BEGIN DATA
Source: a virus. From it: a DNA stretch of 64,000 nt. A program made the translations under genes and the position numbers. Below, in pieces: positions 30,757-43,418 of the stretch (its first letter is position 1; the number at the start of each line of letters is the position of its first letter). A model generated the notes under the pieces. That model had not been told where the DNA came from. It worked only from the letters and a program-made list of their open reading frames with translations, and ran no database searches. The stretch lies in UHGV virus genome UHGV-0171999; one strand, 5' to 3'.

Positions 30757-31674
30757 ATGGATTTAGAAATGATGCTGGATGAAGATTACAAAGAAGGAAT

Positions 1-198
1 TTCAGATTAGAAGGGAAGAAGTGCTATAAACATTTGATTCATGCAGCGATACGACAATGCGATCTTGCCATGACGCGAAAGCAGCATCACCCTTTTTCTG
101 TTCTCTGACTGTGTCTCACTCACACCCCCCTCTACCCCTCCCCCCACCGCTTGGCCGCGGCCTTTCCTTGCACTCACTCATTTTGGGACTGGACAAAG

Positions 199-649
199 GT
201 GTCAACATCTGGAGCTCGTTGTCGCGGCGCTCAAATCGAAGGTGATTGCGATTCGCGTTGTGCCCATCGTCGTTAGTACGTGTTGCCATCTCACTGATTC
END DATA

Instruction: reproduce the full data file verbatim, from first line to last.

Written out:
Source: a virus. From it: a DNA stretch of 64,000 nt. A program made the translations under genes and the position numbers. Below, in pieces: positions 30,757-43,418 of the stretch (its first letter is position 1; the number at the start of each line of letters is the position of its first letter). A model generated the notes under the pieces. That model had not been told where the DNA came from. It worked only from the letters and a program-made list of their open reading frames with translations, and ran no database searches. The stretch lies in UHGV virus genome UHGV-0171999; one strand, 5' to 3'.

Positions 30757-31674
30757 ATGGATTTAGAAATGATGCTGGATGAAGATTACAAAGAAGGAAT

Positions 1-198
1 TTCAGATTAGAAGGGAAGAAGTGCTATAAACATTTGATTCATGCAGCGATACGACAATGCGATCTTGCCATGACGCGAAAGCAGCATCACCCTTTTTCTG
101 TTCTCTGACTGTGTCTCACTCACACCCCCCTCTACCCCTCCCCCCACCGCTTGGCCGCGGCCTTTCCTTGCACTCACTCATTTTGGGACTGGACAAAG

Positions 199-649
199 GT
201 GTCAACATCTGGAGCTCGTTGTCGCGGCGCTCAAATCGAAGGTGATTGCGATTCGCGTTGTGCCCATCGTCGTTAGTACGTGTTGCCATCTCACTGATTC